Tuesday, August 03, 2010

Size Matters Not

Size Matters Not: The Extraordinary Life and Career of Warwick Davis

When someone as talented and amazing as Warwick Davis comes out with an autobiography, I don’t even stop to think about the purchase. How could I not buy this?

Who is Warwick Davis, you ask?

(Although, I don’t know why you would. Everyone should know who Warwick Davis is.)

Warwick Davis is an actor with a slew of iconic roles under his belt. You’ve seen him as Wicket the Ewok, Willow, the Leprechaun, Marvin the Paranoid Android, Professor Flitwick, and loads of other roles that are memorable. These characters are as distinctive as they are varied, and Warwick Davis is one of those actors who can take any role and make it his own.

Can you tell I’m a fan? Yeah. Thought so. Star Wars and the Ewok movie Caravan of Courage were a huge part of my childhood. I was Ewok sized at the time, you see, and I’ve always loved atypical aliens, so naturally I would pretend I was part of some distant tribe as I frolicked around the woods. Star Wars was also the first thing that I saw where I actively sought out other work that the actors had done. Warwick is an actor that I could find in movies easily before the popularity of the internet and even now I am discovering that he’s played characters in movies that I love but had no idea he was in.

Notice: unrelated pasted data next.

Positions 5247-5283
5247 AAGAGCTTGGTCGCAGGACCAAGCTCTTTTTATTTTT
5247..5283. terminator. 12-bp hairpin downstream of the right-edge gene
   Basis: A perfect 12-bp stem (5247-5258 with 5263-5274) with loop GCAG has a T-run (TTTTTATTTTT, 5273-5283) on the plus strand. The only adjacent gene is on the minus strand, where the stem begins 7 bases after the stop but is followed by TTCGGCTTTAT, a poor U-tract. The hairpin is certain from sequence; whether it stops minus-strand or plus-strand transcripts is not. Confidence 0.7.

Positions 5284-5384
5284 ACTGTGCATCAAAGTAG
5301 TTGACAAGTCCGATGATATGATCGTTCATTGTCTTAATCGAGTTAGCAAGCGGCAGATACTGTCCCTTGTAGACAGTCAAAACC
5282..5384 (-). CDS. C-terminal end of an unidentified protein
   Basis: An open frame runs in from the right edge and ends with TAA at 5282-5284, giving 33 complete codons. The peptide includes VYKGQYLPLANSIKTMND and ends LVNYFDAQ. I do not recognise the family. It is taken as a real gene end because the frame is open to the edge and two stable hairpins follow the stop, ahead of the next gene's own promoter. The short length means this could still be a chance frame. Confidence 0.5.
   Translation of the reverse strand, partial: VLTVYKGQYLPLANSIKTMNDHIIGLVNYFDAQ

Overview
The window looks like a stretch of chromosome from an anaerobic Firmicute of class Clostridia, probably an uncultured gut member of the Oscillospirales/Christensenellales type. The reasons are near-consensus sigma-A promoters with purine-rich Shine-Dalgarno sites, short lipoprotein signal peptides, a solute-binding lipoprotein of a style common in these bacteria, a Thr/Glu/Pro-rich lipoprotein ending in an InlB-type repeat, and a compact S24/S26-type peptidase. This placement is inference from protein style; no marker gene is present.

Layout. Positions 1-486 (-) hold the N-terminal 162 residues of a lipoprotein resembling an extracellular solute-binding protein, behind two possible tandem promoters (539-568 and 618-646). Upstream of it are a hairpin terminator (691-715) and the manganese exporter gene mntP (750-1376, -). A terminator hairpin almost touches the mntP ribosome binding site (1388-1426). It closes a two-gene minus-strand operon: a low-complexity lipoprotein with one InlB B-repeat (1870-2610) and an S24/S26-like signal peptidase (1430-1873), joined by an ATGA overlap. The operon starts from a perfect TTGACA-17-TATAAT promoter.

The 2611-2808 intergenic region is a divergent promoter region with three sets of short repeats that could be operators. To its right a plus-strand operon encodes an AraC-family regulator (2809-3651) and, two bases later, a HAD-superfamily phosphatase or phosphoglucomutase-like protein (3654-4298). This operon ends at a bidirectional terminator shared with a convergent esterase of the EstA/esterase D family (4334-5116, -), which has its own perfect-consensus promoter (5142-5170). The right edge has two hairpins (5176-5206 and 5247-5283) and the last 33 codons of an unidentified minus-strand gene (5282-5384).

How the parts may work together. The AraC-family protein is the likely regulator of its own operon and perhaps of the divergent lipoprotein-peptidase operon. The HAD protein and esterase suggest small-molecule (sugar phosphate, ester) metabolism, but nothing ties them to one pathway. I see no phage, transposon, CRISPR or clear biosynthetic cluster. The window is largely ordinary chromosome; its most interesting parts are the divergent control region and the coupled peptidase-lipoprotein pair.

Of course I would find his autobiography exciting.

Oddly enough, Warwick’s roles as an actor and how he got them weren’t the most fascinating parts of this book. They played a healthy role and I do always love to learn how people get these kinds of roles, but to be completely honest, I was most enthralled with Warwick’s stories about his everyday life.

Now, at 5’ 6”, I complain about being short. I am one of the shortest members of my family (taller only than my 5’ 1” mother, as far as I’m aware, but I could be mistaken). The Gerglers, especially, are tall folk, with a 5’ 9” aunt being the shortest of my dad’s six siblings. However, while I may be good naturedly laughed at for not being able to reach things on the top shelf without standing on my toes, Warwick’s personal stories gave me a new appreciation for my height. I’ve been taking my “average” size for granted and this book made me think about the things that I don’t have to worry about because I am this size.

But don’t get me wrong. Being a little person certainly didn’t slow Warwick down at all and it opened doors in the acting world that would have otherwise been closed to him. He makes it very clear that he doesn’t view his height as weird or unfortunate; it’s simply a part of who he is and it’s too bad for you if you have a problem with it. I love that. It’s an admirable view and one that has increased my respect for him.

I would recommend this book to anyone. Full stop. If anything I’ve said appeals to you in any way, you should give this a read. The only place I know of to buy this at the moment is Warwick’s website (http://warwickdavis.co.uk) where you can get it signed or dedicated to you.

You can also follow him on Twitter @WarwickADavis, if you are so inclined.

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